This decision, she said, will have long-term consequences.

“This feeling of being abandoned and betrayed … those are two extraordinarily powerful emotions and what they do is corrode trust and confidence in a way that is extraordinarily difficult to rebuild,” said Bodine.

“The status of Jerusalem has always been something to be decided in negotiation between the two parties. And this basically says, ‘No, we’ve already decided that Jerusalem will be the capital of Israel,'” she said.

“What is not clear and what would be a major issue, is what does that do to the status of the [holy site] Haram al-Sharif? … and if a unified Jerusalem is the capital of Israel, what does that even do to the status of the Palestinians who live in East Jerusalem? What does it to do their access to family, friends, and business? Can you tell me how this works out well?” wondered Bodine.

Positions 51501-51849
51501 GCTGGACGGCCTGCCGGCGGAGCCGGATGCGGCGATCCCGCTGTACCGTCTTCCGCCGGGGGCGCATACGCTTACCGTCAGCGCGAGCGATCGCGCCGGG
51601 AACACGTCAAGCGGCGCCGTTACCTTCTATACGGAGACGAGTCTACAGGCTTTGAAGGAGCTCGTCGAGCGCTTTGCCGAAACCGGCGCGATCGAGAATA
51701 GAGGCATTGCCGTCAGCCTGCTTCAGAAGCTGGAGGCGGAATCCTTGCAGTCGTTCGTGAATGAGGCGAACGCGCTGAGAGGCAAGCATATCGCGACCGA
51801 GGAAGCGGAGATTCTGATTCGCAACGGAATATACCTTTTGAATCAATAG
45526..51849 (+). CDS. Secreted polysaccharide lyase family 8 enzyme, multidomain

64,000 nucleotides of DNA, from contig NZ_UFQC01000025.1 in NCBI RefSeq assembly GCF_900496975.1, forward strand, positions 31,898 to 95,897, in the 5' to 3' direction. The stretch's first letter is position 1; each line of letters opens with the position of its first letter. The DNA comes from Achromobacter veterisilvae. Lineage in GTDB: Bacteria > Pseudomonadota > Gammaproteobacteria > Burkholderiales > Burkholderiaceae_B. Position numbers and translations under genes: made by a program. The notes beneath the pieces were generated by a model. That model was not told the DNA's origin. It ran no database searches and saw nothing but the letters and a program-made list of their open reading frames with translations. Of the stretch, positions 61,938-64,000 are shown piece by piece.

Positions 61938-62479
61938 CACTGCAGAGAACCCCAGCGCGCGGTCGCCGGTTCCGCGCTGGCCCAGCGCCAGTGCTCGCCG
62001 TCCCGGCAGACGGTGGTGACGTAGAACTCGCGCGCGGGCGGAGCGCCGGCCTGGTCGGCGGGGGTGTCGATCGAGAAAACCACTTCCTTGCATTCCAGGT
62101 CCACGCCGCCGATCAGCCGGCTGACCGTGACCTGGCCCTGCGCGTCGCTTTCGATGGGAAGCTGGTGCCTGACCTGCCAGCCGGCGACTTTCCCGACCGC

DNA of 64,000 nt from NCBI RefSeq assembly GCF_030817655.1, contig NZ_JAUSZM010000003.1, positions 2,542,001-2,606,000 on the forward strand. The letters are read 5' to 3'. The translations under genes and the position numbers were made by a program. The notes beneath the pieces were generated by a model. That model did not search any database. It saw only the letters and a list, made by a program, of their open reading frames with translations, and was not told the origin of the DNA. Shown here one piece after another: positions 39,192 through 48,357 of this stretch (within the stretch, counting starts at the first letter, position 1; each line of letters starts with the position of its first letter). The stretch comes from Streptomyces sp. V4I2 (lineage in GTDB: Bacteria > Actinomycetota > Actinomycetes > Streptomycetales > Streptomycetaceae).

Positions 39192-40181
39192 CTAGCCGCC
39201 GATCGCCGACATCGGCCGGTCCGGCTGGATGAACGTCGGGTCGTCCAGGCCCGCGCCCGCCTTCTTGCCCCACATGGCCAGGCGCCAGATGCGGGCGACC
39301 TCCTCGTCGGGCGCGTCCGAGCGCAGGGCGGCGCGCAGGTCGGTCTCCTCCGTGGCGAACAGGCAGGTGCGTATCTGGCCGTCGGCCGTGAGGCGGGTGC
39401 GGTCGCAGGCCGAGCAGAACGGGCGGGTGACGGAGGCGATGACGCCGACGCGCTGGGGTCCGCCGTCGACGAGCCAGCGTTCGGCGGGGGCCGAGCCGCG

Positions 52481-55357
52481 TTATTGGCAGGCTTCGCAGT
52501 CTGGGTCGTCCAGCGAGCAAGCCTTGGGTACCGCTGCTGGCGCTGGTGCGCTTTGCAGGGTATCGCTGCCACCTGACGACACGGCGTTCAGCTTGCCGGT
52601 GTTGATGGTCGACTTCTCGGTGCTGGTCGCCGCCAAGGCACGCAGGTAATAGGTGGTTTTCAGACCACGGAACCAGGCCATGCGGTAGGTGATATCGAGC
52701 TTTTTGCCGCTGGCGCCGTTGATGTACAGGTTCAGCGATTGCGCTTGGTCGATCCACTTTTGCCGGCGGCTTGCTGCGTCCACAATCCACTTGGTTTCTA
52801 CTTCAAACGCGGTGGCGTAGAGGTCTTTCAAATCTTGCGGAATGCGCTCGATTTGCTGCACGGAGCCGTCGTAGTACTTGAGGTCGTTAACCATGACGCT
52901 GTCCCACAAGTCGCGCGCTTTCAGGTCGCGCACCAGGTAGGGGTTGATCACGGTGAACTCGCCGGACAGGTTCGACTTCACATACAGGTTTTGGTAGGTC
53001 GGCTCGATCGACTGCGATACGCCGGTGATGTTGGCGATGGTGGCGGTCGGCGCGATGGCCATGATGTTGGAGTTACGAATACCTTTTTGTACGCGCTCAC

While it is true that Trump’s adviser and son-in-law, Jared Kushner, had not made any headway in creating peace in the Middle East, as he was charged to do by the president, Bodine said that the United States at least “maintained our position despite a lack of movement — our position on Jerusalem, our position on a two-state solution … there was at least this consistency of policy and position, even if there was not an active process.”

Paul Salem, senior vice president for policy analysis, research and programs at The Middle East Institute, told ThinkProgress that the importance of this announcement shouldn’t be exaggerated when it comes to a peace process that “wasn’t going anywhere,” but added that there “is no doubt that this is a an ‘own goal,’ as they say in soccer.”